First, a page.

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Iraqi forces suffer heavy losses in Mosul clashes

An armoured vehicle belonging to the Iraqi Army patrols at the Bertilla front in Mosul on 1 November 2016. [Ahmet İzgi/Anadolu Agency]
An armoured vehicle belonging to the Iraqi Army patrols at the Bertilla front in Mosul on 1 November 2016. [Ahmet İzgi/Anadolu Agency]

Iraqi Security Forces (ISF) have reportedly lost at least 30 men with a further 50 wounded in fierce fighting against Daesh militants in Mosul. These severe losses occurred during today's fighting in both the eastern and southern sectors of the battle.

Al Jazeera also cited security sources as confirming that seven civilians, mostly women and children, were killed after aircraft bombed their homes in northern Mosul. It was not immediately clear whether the aircraft responsible for civilian deaths was Iraq or part of the US-led coalition.

For the past four days, civilians have been trapped in their homes as ISF units pounded Mosul's eastern suburbs with heavy artillery fire. Rather than minimise the risk to civilians by engaging Daesh with infantry, the ISF are instead relying on preparatory artillery fire to level areas before moving in.

The United Nations and Iraqi officials have both repeatedly warned that Daesh have seized civilians and are using them as human shields, leading some analysts to express concern that shelling residential areas to avoid losses will in fact create more harm in the long-term due to the humanitarian crisis it will likely cause.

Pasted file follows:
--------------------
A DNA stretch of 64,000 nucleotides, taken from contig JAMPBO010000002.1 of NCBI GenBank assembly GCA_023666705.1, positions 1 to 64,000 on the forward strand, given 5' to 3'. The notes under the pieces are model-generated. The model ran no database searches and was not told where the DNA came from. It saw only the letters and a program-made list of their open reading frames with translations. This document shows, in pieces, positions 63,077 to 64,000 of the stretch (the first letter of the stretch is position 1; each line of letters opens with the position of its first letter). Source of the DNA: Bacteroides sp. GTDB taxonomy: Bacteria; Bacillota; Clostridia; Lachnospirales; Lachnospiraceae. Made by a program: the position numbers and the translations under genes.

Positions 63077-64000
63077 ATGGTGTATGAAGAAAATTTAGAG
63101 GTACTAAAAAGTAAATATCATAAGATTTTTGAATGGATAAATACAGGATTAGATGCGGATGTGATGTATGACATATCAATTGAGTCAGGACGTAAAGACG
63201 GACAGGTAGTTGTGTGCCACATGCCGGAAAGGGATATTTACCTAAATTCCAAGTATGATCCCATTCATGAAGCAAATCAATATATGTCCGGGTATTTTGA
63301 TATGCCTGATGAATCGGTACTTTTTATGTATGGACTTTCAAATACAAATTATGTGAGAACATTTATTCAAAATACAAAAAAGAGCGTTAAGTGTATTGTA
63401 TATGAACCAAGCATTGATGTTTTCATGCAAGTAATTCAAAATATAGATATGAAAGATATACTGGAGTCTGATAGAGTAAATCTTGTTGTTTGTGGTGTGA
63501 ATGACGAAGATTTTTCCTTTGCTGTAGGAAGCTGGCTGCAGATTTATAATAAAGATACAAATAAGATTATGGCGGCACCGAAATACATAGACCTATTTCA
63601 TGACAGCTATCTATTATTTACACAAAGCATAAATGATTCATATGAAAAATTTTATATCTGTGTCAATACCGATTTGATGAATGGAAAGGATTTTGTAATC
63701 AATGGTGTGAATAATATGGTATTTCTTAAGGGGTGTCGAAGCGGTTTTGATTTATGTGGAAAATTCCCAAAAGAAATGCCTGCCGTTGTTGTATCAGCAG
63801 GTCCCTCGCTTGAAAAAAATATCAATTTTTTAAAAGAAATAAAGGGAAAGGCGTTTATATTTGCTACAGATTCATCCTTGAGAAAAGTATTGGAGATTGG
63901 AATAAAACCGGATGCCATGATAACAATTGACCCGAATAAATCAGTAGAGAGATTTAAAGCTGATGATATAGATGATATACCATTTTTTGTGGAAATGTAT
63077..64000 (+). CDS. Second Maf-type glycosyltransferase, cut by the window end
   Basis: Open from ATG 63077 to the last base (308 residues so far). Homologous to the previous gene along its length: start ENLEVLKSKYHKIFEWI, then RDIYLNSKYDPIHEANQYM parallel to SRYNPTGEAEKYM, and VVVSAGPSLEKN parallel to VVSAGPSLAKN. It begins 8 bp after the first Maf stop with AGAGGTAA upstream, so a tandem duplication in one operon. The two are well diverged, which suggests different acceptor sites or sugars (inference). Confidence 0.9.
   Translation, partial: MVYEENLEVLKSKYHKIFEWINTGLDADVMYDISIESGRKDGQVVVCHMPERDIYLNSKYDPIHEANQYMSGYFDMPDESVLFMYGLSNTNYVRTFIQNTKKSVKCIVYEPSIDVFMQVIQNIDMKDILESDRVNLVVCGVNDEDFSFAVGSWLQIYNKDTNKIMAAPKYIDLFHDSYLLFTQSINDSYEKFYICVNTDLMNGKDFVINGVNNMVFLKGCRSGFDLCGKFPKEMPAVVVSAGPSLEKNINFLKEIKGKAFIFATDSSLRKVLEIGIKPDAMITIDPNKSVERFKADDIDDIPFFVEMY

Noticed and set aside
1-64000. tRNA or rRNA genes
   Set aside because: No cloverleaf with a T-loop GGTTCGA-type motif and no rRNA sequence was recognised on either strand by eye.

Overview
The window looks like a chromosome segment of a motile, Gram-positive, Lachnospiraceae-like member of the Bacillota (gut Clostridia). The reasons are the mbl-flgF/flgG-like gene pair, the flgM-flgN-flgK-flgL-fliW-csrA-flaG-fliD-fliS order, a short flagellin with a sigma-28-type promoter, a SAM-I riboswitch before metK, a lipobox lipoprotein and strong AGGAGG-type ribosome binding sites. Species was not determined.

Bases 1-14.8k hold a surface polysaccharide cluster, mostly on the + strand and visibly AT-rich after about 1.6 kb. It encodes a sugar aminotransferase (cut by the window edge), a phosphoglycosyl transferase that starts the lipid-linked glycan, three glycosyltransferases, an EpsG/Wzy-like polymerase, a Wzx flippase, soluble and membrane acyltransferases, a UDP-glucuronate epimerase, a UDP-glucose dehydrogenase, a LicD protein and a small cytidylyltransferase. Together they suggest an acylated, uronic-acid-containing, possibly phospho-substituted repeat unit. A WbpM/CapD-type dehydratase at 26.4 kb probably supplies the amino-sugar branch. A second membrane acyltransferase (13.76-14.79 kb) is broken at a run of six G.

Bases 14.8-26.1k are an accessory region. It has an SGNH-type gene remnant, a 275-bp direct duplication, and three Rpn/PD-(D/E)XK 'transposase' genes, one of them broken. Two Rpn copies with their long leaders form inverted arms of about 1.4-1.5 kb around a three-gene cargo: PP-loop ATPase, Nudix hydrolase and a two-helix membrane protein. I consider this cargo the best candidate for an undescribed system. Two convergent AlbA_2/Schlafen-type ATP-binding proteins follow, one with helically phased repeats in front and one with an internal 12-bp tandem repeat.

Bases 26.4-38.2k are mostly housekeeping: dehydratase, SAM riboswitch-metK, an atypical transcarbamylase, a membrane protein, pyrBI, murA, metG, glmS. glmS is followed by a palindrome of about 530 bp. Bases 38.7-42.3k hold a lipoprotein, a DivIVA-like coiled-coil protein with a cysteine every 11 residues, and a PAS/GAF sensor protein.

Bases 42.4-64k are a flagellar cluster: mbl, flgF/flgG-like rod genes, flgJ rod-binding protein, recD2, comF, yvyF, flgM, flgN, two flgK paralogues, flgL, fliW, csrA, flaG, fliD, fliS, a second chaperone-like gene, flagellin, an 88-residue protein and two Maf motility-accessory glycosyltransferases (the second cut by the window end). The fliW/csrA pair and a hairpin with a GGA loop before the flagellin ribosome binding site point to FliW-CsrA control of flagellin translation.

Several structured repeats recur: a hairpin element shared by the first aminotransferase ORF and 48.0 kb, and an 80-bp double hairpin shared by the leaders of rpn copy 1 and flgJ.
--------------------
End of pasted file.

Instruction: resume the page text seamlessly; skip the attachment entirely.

In Mosul's eastern Al-Zahra district, the ISF suffered losses of at least five men killed, in addition to casualties suffered by embedded media crews, Anadolu reported.

Although ISF commanders had previously made statements that they controlled six neighbourhoods on Mosul's eastern bank, today they confirmed that they have had to "partially withdraw" in order to regroup. This comes after they sustained heavy losses due to fierce resistance put up by Daesh fighters.

Hammam Al-Alil allegedly captured

Meanwhile, Iraq's Joint Command responsible for the "We Are Coming, Ninawa" operation, issued a statement saying that ISF units had now taken control of central government buildings in Hammam Al-Alil, more than 15 kilometres south of Mosul itself.

However, Al Jazeera's correspondent confirmed that Hammam Al-Alil was still contested and that Daesh fighters were counterattacking and had not evacuated the small town yet.

IraqMiddle EastNews
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